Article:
March 8, 2013

Letting Go to Achieve More

Last week, Dr. Mark Hyman wrote a fantastic article about “letting go” that was published in the Huffington Post.  There is something for everyone to take away here.  Whether you are setting goals to maintain your addiction recovery or you are simply working toward a life with less stress, Dr. Hyman’s suggestions about letting go of the pressure to “do it all,” will help you develop a healthy attitude about achieving your goals. Take a moment to read his article and see what you think. Hyman recommends “giving up your goals” in order to attain them. It’s not exactly what it sounds like, as the article goes on to explain, but the often crippling urge to micromanage our own lives and control what is beyond our control, can sabotage our progress as individuals. Here is a taste of the article:

“Our culture is awash with endless pressure to do more, do better, be skinnier, be richer, be happier, be fitter, and be healthier. We are offered endless lists of what do to, how to achieve more, reach our dreams, lose weight, attain the five steps to immortality, find the seven ways to stop wrinkles, or how to lose 100 pounds in 10 days. Unfortunately, this leads to inevitable disappointment because we can never reach our goals. And once we do reach some desired result, there will be another goal that will grab our attention. It is hard to do, but I have found that if you give up your goals, magic happens….In the striving, failure is almost guaranteed. There is a strange paradox at work in the universe. Understanding that is a powerful key to wellness and happiness. You can only reach your goals by giving them up….But the trap is getting stuck on believing that what you seek in the future will make you happy. If you focus on that “never-to-come” future, you will miss the magic of right now….So, in a way, the methods I employ to achieve my goals are quite simple. I have them, I set them, but then I let them go and just do the next thing, showing up as fully as I can with who I am, wherever I am and in whatever I am doing.”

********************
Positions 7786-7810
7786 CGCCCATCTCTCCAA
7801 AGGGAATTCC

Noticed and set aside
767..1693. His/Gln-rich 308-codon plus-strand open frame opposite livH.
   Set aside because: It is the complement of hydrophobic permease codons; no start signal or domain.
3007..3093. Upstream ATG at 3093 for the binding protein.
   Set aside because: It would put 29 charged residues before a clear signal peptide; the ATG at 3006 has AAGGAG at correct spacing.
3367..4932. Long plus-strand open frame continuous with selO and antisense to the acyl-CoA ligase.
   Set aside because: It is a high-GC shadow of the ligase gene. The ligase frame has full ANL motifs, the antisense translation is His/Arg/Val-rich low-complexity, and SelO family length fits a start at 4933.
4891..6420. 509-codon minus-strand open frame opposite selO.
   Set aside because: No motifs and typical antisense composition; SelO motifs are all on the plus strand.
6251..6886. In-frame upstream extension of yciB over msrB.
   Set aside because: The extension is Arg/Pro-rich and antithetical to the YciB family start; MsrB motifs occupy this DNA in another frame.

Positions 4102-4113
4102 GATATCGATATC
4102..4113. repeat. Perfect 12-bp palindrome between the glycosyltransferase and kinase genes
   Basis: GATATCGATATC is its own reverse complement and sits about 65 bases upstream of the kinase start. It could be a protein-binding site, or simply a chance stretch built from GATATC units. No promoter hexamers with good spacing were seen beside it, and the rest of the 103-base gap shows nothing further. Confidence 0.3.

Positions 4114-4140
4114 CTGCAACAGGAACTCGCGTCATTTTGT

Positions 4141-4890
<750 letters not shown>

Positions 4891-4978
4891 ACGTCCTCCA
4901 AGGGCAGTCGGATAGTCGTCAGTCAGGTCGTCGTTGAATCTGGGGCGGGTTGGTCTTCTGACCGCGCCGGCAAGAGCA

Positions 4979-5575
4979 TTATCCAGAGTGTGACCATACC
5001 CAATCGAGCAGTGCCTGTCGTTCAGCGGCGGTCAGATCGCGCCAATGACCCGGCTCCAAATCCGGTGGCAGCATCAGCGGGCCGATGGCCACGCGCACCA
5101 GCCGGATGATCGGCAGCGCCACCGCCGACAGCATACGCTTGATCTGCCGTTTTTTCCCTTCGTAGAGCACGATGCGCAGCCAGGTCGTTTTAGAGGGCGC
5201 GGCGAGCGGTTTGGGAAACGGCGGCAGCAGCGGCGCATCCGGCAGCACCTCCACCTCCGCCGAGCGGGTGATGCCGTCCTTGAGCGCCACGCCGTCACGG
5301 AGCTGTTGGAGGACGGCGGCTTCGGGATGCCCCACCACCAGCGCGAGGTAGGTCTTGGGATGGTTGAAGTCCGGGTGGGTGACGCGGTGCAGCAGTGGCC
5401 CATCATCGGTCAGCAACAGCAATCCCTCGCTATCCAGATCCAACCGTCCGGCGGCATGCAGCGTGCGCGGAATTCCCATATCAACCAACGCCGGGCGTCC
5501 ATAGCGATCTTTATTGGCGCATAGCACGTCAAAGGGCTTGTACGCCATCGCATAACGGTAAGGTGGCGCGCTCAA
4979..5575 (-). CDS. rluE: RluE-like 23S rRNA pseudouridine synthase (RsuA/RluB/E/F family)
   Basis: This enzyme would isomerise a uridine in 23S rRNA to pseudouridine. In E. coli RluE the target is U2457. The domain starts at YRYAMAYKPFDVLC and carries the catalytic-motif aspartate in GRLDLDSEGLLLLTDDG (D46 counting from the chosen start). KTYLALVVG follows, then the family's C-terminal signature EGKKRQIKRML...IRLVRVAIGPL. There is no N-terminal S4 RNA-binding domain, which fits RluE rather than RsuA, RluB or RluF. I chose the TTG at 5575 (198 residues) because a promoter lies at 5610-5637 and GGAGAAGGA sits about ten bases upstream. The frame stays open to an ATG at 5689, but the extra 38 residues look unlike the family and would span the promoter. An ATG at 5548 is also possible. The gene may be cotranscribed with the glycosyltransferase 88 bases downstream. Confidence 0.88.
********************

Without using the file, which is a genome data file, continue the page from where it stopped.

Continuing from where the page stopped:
Addiction Recovery, Anxiety, Complementary Therapies, Mental Health , , , , , , , , ,
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